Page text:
Neurosurgery is a complex specialty requiring skill, experience, and complete familiarity with the patient and their condition. As innovation allows for more options, a thorough knowledge of most current technology will optimize results. Dr. Miller has contributed to innovations in the field, namely Laser Doppler Flowmetry (LDF). In addition, he continues to be a leader in neurosurgery by adopting and employing new surgical techniques himself, specifically Frameless Stereotactic Imaging, chemotherapy wafer implants, and the dorsal column stimulator for pain management. These innovations are now being employed by many leading neurosurgeons because of their significant value toward the best surgical outcomes.
Stereotactic surgery is a technique that uses images of the brain that allow the surgeon to navigate to a specific spot in the brain. When advances in computed tomography (CT) and magnetic resonance imaging (MRI) occurred, this technique became possible. Early on, stereotactic surgery was performed using a frame that was attached to the patient’s head under local anesthesia.
With continued advances in computer technology, the idea of frameless stereotactic surgery developed. This method uses markers taped to the patient’s scalp, instead of the stereotactic head frame, before the brain is imaged. Today, it is common practice across the United States to use frameless stereotactic surgery for both cranial and spinal neurosurgical procedures.
Frameless stereotactic surgery in cranial and spinal procedures has many advantages over traditional methods for surgeons and, most importantly, for patients. Advantages for cranial procedures include:
Smaller incisions and craniotomies; which may lead to quicker recovery
Less invasive excisions, which may lead to improved patient outcomes;
Less patient discomfort from having to wear a stereotactic frame to and from the CT or MRI unit and OR;
Less preparation time than framed stereotactic surgery because the frame does not need to be applied to the patient and calculations do not need to be made in the CT or MRI unit;
Easier use with pediatric patients, as less cooperation is needed.
Advantages for spinal procedures include:
Reduction and possible elimination of radiation exposure during surgery;
Improvement of hardware placement accuracy, providing better patient outcomes;
Reduced surgical procedure time by making hardware placement decisions more efficient.
Laser Doppler Flowmetry (LDF) is a recent technique that is increasingly being used to monitor relative changes in cerebral blood flow. Laser doppler assessment of cerebral blood flow is used in conjunction with other techniques for monitoring of head injured patients.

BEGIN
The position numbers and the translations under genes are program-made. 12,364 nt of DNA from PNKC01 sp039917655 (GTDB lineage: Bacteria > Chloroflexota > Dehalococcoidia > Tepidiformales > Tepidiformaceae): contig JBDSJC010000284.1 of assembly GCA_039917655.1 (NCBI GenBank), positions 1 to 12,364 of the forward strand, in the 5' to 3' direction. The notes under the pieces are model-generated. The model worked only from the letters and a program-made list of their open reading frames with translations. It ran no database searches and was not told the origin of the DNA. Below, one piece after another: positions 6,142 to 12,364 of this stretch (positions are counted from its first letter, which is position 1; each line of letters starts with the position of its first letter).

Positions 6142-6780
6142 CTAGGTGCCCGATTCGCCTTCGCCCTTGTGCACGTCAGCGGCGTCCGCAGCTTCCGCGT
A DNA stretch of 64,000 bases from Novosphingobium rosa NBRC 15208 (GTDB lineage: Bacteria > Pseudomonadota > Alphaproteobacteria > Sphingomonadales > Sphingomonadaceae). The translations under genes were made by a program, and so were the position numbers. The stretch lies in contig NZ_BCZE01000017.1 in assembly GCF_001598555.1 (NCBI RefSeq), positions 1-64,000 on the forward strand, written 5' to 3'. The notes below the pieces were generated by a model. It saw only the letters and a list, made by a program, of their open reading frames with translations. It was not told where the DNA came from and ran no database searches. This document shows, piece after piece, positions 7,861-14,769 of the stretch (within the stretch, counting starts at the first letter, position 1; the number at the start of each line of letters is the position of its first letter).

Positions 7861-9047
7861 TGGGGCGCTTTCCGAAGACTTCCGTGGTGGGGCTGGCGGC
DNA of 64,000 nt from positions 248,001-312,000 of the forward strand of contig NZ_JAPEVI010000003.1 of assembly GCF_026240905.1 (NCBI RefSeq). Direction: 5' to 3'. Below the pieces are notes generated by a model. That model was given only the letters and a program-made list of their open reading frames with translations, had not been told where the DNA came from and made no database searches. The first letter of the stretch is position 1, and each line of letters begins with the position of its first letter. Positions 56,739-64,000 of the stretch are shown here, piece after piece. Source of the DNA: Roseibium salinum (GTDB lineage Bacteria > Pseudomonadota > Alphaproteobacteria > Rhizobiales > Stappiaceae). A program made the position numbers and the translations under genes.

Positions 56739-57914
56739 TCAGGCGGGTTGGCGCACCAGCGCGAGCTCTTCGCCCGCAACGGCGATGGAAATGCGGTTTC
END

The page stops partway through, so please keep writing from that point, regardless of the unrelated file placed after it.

Raised intracranial pressure (ICP) and low cerebral blood flow (CBF) are two factors associated with ischemia (loss of blood to brain tissue) and poor outcome after brain injury. In contrast to most other organs, the brain is protected by a stiff skull. An increase in ICP may impede cerebral blood flow (CBF) and cause ischemia. Raised ICP is an important secondary injury in brain-injured patients and a predictor of poor outcome after traumatic brain injury. It is used as a target in many treatment plans.
Malignant gliomas are the most common primary brain tumor, accounting for more than half of the more than 18,000 primary malignant brain tumors diagnosed each year in the United States.
Wafer implants are a new way of applying chemotherapy directly to brain tumors. The wafer, approximately the size of a dime, is made of gel that contains carmustine (BCNU), a chemotherapy drug. During brain surgery to remove some or all of a tumor, up to 8 wafers are placed in the space where the tumor was. Over the next few days, the wafers slowly release the chemotherapy agent into this area. The wafers dissolve between 2 to 3 weeks after they are put in.
Some clinical trials have shown that using chemotherapy wafers as well as surgery and radiotherapy helps people with glioma live longer. At the moment wafers are indicated for patients with either high-grade malignant glioma, or glioblastoma multiforme which has come back after treatment.
Studies so far have shown that people who have chemotherapy wafers manage with them quite well although they do have side effects.
A Dorsal Column Stimulator (DCS) is an implantable medical device used to treat chronic pain of neurologic origin in the back, trunk, or limbs. An electric impulse generated by the device near the dorsal surface of the spinal cord provides a tingling sensation that alters the perception of pain by the patient. A pain medicine specialist or a surgeon introduces the spinal cord stimulator lead into the epidural space either by percutaneous approach or by surgery. A pulse generator or radio frequency receiver is implanted in the abdomen or buttocks. A wire harness connects the lead to the pulse generator.
Since the first system was implanted in 1967, neurostimulation technology has undergone significant advancements, including refinements in patient selection criteria, and equipment design, flexibility, reliability, and lifespan.
The goal of neurostimulation is to reduce rather than eliminate pain. Published studies of the therapy have shown that when used on carefully selected chronic pain patients, neurostimulation may improve pain relief (at least 50% reduction in pain), increase activity levels, and reduce use of narcotic medications.